will be used to recoup Watson's broken for
tune, as he expended all the money at his
disposal in tho campaign. Specific charges
are not stated, the indictment by the Third
partyltes being a general one of traud. Wat
son's lawyer friends had previously filed no
tice or contest with the. Governor.
Harrity Expects an Offer.
PniLADEVaiA, Nov. 20. From a close
friend of Mr. Harrity it was learned this
evening that the story that Mr. Cleveland
had offered Mr. Harrity a Cabinet portfolio
during the National Democratic Chairman's
visit to the President-elect on Wednesday is
erroneous. According to Mr. Harrity's
friena no such offer was made by Mr. Cleve
land, but he says It is more than probable
that Mr. Harrity will be tendered a seat in
ms cauinet uy Air. (jieveiana.
Cleveland's Alabama Plurality G2,S99.
MosTooMEiir, Ala., Nov. 20. Election re
turns were counted last night. Cleveland
received 138.123 votes. Weaver 85,128, Harri
son 83,871, Bidwell 239. Cleveland has a
plurality over Weaver of 52,599, and a major
ity over all of U 369. The delegation to Con
gress is solidly Democratic. ,
In the Field for Public Printer.
Philadelphia, Nov. 20. Philadelphia
Typographical Union No. 2 tills afternoon
indorsed George Chance'its President, for
the position of Public Printer under the
MURDERED WHLLE MILKING.
A Bradford Woman's Slayer Hangs Her to
Make It Seem a Suicide.
Bradford, Noy20. Special. Mrs. Lu
cette Grossmier, of Farmers' Valley, this
county, was murdered last night. During
tho evening she went to a stable to milk the
cows. After a long time, as she did not re
turn, an investigation was made. Just in
side the stable door, swinging from a cross
beam at the end of a rope, her dead body
was discovered. The rope was clumsily tied
about her neck and her feet were resting on
tho floor. Her face was covered with blood,
and there wei e other evidences that she met
death by some means in addition to hang
ing. Physicians found that her nose had been
crushed bv a blowfrom some blunt weapon,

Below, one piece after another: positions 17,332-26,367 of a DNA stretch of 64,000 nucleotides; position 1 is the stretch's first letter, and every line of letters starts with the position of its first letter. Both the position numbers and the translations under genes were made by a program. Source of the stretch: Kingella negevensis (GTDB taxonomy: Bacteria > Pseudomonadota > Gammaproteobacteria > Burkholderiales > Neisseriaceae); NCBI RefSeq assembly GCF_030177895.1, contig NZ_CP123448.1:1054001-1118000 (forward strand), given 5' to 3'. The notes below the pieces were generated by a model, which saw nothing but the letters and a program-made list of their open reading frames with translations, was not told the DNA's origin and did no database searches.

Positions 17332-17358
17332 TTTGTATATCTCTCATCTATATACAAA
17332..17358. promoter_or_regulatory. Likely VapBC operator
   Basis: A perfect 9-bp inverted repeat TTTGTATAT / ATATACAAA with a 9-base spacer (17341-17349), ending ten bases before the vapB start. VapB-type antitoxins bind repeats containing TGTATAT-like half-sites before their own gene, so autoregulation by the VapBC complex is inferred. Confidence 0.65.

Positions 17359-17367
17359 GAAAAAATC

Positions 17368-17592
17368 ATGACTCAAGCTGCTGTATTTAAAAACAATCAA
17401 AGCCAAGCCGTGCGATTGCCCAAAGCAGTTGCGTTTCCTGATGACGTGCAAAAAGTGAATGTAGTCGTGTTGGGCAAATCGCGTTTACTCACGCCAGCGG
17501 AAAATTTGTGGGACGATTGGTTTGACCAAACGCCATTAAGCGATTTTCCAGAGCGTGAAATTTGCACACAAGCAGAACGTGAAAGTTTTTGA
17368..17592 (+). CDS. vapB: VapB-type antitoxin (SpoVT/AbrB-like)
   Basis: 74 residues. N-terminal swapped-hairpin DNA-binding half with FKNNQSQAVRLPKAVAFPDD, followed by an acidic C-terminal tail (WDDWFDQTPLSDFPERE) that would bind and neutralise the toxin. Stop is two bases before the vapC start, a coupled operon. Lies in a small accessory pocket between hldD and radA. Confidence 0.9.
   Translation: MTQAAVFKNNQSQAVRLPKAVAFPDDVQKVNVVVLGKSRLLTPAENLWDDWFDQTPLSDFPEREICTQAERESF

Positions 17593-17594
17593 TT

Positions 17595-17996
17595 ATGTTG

and, besides other bruises on her hena and
face, it was fonnd that her clothing had
been nearly torn off. Prints of fingers were
'found on Y.er neok. The indications are that
she was banged in an effort to give an ap
pearance ot suicide. The murdered woman
was 60 years old and a widow. She owned
two large farms and had a handsome bank
account. The only enemy she is said to
have is her own son, with whom she had
trouble over property matters. In legal
contests the sou was unsuccessful at every
CHARLEY REED DEAD.
Collier's Clever Partner In "Hoss and Hoss"
Answers the Last CalL
Boston, Nov. 20. Charley Reed, tho actor,
died to-night of heart disease at the United
States Hotel in this city. He opened in
"Hoss and Hoss" at the Hollls Street Theater
Monday night, bnc he was only able to ap
pear two nights.
IMr. Reed was very popular with Pitts,
burg theater-goer;. He appeared in his
farce comedy at the Duquesne last spring,
and was induced to appear at the house a
few weeks later. During the last, engage
ment here he was married to a member of
THE LATIN UNION GONE.
It Is Said Italy WU1 Secede When the
Monetary Conference Meets.
Viehha, Nov. 21. At' the first meeting of
the International Monetary Conforeuco tho
Italian delegates will give notice or the se
cession oritaly from the Latin Union.
Tho Monetary Conference 'will probably
sit until January, with a short holiday at
Christmas. The delegates to the conference
will be entertained at a banquet some time
Timet xrAfllr tur 1T Ttppmanrt thfl TlftlirinTn
n . --i-. .... -.,.--, ...v W-B-
rremter ana jc inance Aiiaigter,
rr . : s : . m
1892. ' Mf0&m ' THREE CENTS. '5
fjr A CHASM BRIDGED 1
' . Jfck- BY THE KAISER,
VV s IxXfflM1 Strange. Reports in German
&-iym) Political Qnarters Abont . ?
W w yywrWi K.tjWM Liebkncclit and
oT ,F. UrYkmMM
TV1 I III . i I CHUM I mXTJmf HIV -K -F.ll - .V I
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STEICTLY IN IT.
A MANIACS SUMMONS' not biela's comet.
To Leave the Earth Prompts Him to
First Slay His Mother-in-Law.
THEN HE GETS RATHER CONFDSED
And Kills Iler Aged Husband and Teppers
His Wife With Shot.
ALMOST LYNCHED BT CMJRCn-GOERS
Chicago, Nov. 19. The annals of Chi
cago record no more horrible crime than
that which brought death into a home this
morninc By the acts of a young man a
double murder was committed, two people
were wounded and the murderer narrowly
escaped violence at the hands of 1,000
Herman Siegler, a German, living with
his wife and three children at the home of
his wife's parents, Henry and Carolina
Siles, shot his father-in-law and mother-in-law,
instantly killing each. His next vic
tim was his wife, but she was only slightly
wounded. Before the police were able to
disarm and arrest Siegler a number ot shots
were exchanged, and ne was wounded in
the right side by a bullet from a police
man's revolver. He was removed to the
Siegler occupied the lower floor of the
hause, while his wife's parents lived on the
floor above. It was in the front "part and
the. hallway downstairs that the shooting,
occurred. At 8 o'clock this morning Sieg
ler told his wife he intended going hunting.
He went to the house of his brother Will
iam, where he borrowed a shotgun. He re
turned at once to hls'own house.
His Mother-in-Law the First Victim.
He soon brought tho gun -into the parlor,
where the children were. His wife was in
the rear part of the house, and the first inti
mation of any disturbance was when Sieg